The herd of Ayrshire cattle were sold off in 1955, the Island stood vacant for some years, and finally in 1960 it was sold at a low price to a group of American business out of Tiffin, Ohio. The mainspring of these men was Harold Hossler, a general contractor. He and his associates formed the Van Horne Island Club and drew up plans to turn the Island into a playboy’s paradise, with Covenhoven as a Club House, the tower bath house as a lounge, a golf course, trap and skeet shooting, yachting, and an airstrip. These plans did not come to fruition, however, owing to the high cost of operating the Island, making improvements, such as installing electric lighting, and the generally out-of-the-way character of the Island’s location, not to mention the fact that it was accessible by vehicle for only part of the day on account of the tides. After 12 years and a lot of money, the Van Horne Island Club had been host only to friends and families of the Club members, and sold out to a real estate developer by the name of Norman Langdon, of Belfast, Maine.
Mr. Langdon had dreams similar to the Hosslers, but in the end, after the expenditure of $300,000 (by his own estimation) he was in approximately the same economic situation as the Van Horne Island Club had been. Negotiations with the Province of New Brunswick to purchase the Island were going nowhere, and finally in 1977 Langdon auctioned off the contents of the house and Island at an event that drew a great deal of media attention. Many considered Ministers Island a national treasure, as Sir William Van Horne was so closely connected with the unification of the country under Confederation. And the Van Horne home in Sherbrooke Street, Montreal, had been torn down in 1973 to make way for an office tower. Many now felt the injustice of this loss and did not want a similar outcome for Ministers Island. The Province did attend the auction and picked up some artifacts but as far as the house went it was too little too late. After two businessmen took out an option on the Island itself during the auction, the Province felt something drastic had to be done and declared the Island a protected site, which meant that the prospective owners, Michael McPherson and Alexander George, could not even plant a garden without provincial approval. They declined to exercise their option on the Island and Langdon was forced to renegotiate with the province. The Province purchased the Island in 1977 with the exception of one outstanding lot, which was finally picked up in 1982. Since that time Ministers Island has been declared a National Historic Site on account of its aboriginal artifacts and its Van Horne associations. Some renovation and restoration has been done and summer tours have been fairly regular since that time, but the Island is now quite a faded version of its former splendor and major fundraising is required to restore it.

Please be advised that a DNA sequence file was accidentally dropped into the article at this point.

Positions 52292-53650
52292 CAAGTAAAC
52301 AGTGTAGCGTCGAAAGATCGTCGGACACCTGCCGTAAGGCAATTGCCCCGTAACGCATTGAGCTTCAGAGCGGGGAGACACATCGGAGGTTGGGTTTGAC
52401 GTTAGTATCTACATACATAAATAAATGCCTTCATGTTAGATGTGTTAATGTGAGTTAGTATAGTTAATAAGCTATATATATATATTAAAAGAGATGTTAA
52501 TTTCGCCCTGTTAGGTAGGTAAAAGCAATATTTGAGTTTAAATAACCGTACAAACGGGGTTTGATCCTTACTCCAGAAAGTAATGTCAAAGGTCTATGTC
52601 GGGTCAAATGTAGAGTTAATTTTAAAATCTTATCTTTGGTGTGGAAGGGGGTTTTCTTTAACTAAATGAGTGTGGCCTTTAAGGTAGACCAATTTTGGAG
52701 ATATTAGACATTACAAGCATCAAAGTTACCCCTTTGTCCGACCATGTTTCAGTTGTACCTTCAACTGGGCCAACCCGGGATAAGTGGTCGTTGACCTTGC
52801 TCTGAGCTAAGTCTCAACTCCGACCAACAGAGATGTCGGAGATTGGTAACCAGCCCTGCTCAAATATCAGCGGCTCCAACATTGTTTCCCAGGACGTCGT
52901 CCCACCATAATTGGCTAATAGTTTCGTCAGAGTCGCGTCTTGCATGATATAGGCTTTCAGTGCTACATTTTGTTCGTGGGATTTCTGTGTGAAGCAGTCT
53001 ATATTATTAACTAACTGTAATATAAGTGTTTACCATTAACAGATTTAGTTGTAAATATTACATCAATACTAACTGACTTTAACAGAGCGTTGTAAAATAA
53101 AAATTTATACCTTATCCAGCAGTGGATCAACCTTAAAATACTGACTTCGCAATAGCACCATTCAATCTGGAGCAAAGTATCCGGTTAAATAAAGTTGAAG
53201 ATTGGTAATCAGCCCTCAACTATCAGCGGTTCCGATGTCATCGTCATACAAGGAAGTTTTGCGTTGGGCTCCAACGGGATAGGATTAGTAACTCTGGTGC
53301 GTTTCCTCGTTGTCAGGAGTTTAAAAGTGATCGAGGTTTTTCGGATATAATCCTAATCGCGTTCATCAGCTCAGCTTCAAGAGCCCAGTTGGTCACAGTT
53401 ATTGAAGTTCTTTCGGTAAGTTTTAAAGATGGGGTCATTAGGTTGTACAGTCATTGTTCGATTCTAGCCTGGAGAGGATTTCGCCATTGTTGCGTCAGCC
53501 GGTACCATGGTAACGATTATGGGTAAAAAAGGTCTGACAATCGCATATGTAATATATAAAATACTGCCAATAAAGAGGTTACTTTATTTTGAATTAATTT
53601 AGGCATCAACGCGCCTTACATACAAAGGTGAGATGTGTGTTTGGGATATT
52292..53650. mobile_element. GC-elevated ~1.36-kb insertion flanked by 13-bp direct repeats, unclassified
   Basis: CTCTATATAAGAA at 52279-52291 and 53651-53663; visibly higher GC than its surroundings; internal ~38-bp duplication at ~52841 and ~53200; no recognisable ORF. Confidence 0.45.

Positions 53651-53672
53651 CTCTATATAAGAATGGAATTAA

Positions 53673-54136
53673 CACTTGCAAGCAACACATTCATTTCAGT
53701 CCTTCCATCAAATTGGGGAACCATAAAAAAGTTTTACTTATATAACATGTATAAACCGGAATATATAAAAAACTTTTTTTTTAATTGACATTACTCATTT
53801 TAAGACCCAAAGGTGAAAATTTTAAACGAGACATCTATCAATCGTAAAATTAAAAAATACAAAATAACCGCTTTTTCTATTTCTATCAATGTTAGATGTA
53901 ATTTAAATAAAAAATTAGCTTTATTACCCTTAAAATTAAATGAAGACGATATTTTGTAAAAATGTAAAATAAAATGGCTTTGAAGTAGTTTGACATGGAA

Guided tours of Ministers Island, for visitors with their own transportation, will include: a drive across the ocean floor to reach the historic island; a visit to Covenhoven, the former summer cottage of Sir William Van Horne; the bathhouse with its tidal swimming pool; the livestock barn and the spectacular view from Sheas Hill. The tour will last approximately two hours.
A non-profit Canadian charity, Van Horne Estate on Ministers Island Inc. was formed in 2004 with the express purpose of managing and restoring the Island and the estate.
Click on a thumbnail to see more photos of Ministers Island.